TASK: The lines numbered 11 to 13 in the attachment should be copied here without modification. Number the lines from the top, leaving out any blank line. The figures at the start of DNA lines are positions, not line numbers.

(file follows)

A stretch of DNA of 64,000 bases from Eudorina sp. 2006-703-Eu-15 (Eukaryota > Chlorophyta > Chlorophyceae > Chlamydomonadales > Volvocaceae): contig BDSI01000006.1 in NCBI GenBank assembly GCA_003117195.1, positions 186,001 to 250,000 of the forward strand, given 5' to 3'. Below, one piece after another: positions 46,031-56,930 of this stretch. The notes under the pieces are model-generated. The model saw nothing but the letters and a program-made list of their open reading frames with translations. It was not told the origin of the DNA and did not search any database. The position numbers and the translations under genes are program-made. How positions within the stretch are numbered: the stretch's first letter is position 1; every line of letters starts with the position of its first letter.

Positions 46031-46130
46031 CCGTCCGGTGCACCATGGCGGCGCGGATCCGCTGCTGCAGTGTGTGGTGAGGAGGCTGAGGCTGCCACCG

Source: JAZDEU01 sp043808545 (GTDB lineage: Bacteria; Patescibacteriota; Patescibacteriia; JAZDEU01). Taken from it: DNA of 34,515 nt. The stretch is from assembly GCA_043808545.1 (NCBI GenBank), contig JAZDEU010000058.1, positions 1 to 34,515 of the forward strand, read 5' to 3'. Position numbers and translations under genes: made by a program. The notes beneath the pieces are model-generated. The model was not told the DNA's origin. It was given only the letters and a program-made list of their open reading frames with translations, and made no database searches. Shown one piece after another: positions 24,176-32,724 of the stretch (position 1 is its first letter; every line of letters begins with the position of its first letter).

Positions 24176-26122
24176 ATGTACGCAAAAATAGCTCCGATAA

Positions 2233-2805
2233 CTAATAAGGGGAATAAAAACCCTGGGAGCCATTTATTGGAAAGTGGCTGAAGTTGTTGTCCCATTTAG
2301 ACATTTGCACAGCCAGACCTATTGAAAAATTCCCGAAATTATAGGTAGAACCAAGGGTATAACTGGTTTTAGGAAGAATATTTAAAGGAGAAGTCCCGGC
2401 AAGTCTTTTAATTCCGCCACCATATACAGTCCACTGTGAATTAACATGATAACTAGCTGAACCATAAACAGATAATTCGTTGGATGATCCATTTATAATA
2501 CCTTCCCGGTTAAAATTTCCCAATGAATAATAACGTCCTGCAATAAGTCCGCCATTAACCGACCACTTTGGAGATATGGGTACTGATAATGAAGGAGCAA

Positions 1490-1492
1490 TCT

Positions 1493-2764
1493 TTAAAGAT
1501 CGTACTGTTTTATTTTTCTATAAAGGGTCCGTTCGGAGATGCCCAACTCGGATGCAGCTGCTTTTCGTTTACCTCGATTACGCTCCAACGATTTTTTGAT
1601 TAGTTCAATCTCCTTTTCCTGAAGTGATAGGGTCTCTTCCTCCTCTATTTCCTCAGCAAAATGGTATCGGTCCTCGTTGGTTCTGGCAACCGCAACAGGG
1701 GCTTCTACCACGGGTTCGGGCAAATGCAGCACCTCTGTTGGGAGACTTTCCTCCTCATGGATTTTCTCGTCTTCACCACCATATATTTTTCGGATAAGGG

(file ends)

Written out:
2501 CCTTCCCGGTTAAAATTTCCCAATGAATAATAACGTCCTGCAATAAGTCCGCCATTAACCGACCACTTTGGAGATATGGGTACTGATAATGAAGGAGCAA

Positions 1490-1492
1490 TCT